Dr Geoff Davies, keen to crack on with solving the world’s problems, makes a critique of neoclassical economic theory, seeking to explain why the results of its application are so bad (see previous post on this subject). His second post is not as straightforwardly incorrect as the first in his series, because several of the criticisms he makes are ones with which I agree, or are true in a trivial sense, or are true but don’t have the significance he attaches to them. In addition, discussions about theory aren’t as amenable to simple refutation like his first post about empirical evidence.
“It is no crime to be ignorant of economics, which is, after all, a specialized discipline and one that most people consider to be a ‘dismal science.’ But it is totally irresponsible to have a loud and vociferous opinion on economic subjects while remaining in this state of ignorance.” -Murray Rothbard
That quote is simultaneously arrogant and elitist and true to some degree. I think anyone who can use basic arithmetic can have a valid opinion about economics, but I do find it frustrating when people don’t bother to inform themselves about the basic concepts in economic thinking, then proceed to dismiss centuries of thought on the subject. Unfortunately, Dr Davies is a member of the latter group.
To maintain mathematical tractability, the [neoclassical] theory makes simplifying assumptions about people and firms.
It would seem that Davies, “an experienced real scientist” (his words), chose to forget that all theories of complex systems make simplifying assumptions. In his own field of mantle dynamics, as in all physics, models based on simplifying assumptions are used as a matter of course. This isn’t a weakness, but a necessity. If one is concerned with understanding fundamental processes or dominant patterns, there is no point in developing a model that can mimic every eddy of molten rock, or every economic transaction. And that’s assuming it is even possible – such a fine-grained model would be mind-bogglingly complex, as convoluted as the real thing, and thus would defeat its own purposes as a model!
The misconceptions continue when Davies moves from the metaphysical level to the actual composition of the neoclassical model of economic decisions:
It assumes we are narrowly rational and that we can foretell the future. It assumes we have access to all relevant information for free, and can assimilate its implications immediately. It assumes we are brute materialists. It assumes there are no social interactions. It assumes there is a limit to economies of scale, based on constraints peasant farmers used to face.
Some of these I can map to genuine assumptions, others just seem to be made up on the spot, or are perhaps the result of a profound misunderstanding of economic principles (as per the Rothbard quote). Let’s take them one at a time.
- The assumption of rationality is a perfectly reasonable starting point for a critique of economics. This is typically the first thing people object to, and you can see why – all of us perceive a multitude of seemingly irrational decisions by others, and might even acknowledge the occasional irrational decision by ourselves. However, it can be defended on two fronts. Firstly, the judgement call of ‘rational’ or ‘irrational’ is inherently subjective. What might be rational for you, might not be for me, because of our differing ideas about what methods and aims are appropriate for our circumstances. At its heart, the assumption of rationality is an assumption that people will pursue their self-interest, and that must perforce be individual in nature. Secondly, I will freely admit that people appear to behave irrationally sometimes, but even if they are indeed doing so, most of us are acting rationally most of the time. It is hard to imagine a society functioning where this was not so. For the purposes of modelling human behaviour, rationality (as opposed to antithetical options) would seem to be the only possible assumption to make.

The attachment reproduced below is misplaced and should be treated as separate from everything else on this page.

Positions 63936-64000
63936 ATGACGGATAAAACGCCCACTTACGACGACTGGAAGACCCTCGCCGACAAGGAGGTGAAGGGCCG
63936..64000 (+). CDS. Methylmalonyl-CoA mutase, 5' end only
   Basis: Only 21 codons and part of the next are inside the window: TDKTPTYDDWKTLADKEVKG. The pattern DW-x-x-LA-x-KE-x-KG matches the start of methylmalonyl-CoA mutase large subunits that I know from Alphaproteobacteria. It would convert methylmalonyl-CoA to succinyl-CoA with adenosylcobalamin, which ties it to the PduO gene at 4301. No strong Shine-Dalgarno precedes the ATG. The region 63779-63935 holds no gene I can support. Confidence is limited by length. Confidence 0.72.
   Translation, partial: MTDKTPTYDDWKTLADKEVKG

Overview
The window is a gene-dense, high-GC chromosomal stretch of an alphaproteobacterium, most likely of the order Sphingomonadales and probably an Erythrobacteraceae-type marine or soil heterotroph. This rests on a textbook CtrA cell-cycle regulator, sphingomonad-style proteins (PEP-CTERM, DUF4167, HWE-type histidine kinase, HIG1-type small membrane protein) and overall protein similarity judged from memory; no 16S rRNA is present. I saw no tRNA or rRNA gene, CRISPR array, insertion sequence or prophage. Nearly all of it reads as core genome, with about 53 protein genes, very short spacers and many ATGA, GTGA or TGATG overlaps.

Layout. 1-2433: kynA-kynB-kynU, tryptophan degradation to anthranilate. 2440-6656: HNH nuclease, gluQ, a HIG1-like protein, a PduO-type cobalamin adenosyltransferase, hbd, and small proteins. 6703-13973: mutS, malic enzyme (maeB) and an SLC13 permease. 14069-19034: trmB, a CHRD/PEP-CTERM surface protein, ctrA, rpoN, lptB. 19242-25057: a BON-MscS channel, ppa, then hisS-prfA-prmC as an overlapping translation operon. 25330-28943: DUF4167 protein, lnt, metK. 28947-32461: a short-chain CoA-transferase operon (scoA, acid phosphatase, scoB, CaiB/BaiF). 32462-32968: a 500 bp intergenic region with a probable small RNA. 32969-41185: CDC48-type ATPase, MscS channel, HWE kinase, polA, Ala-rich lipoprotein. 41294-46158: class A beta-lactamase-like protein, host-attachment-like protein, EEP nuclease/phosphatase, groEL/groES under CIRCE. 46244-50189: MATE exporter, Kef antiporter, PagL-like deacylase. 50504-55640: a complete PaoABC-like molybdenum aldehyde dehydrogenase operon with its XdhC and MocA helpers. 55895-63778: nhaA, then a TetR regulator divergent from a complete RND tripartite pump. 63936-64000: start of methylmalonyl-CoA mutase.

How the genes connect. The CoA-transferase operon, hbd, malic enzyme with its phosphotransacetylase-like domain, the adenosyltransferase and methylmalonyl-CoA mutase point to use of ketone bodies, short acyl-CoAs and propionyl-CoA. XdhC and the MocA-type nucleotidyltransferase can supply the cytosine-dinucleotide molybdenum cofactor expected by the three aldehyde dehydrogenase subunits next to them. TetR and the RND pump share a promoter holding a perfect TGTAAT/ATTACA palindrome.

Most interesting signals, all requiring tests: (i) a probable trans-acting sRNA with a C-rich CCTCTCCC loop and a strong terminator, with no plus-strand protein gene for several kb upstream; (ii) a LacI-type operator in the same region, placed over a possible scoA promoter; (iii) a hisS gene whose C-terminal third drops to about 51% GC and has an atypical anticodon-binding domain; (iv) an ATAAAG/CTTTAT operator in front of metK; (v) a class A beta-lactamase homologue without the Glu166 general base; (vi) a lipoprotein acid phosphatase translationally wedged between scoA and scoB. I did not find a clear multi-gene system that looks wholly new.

Further into Davies’ post, he expands on this critique, citing “herd behaviours” as one example of supposedly irrational behaviour. There will be plenty of “experienced real scientists” who would contest that claim, such as biologists and psychologists. In a world of limited information, paying attention to what other people are doing and following the crowd can be a successful strategy. Indeed, there is a lot of empirical evidence to suggest that aggregated knowledge can be more accurate than individual judgements.
- “and that we can foretell the future” – this is flat-out false. In trying to understand where the heck Davies got this particularly bizarre idea, the only thing I can think of is rational expectations theory. Contrary to Davies’ laughable interpretation, all that this assumption says is that people will try to make predictions of the future, and in aggregate won’t be far off. That is very different to being able to “foretell the future”! I actually hope that I have misunderstood Davies’ meaning here, because otherwise it would mean that he is worse than ignorant.
- ‘Perfect information’ is the typical way of describing the next assumption. Davies is right in this instance – it is assumed that all the actors in the model know all the prices (or whatever), and can access that knowledge at zero cost. However, this is only true of the more basic models. Apparently Davies is unaware that they do get more complex than the first-year undergraduate examples found in textbooks. It is the equivalent of the frictionless surface (or infinite plane, uniform density, perfect vacuum, etc) of physics problems. Transaction costs, as economists call them, are a prominent feature of the vast majority of models actually in use.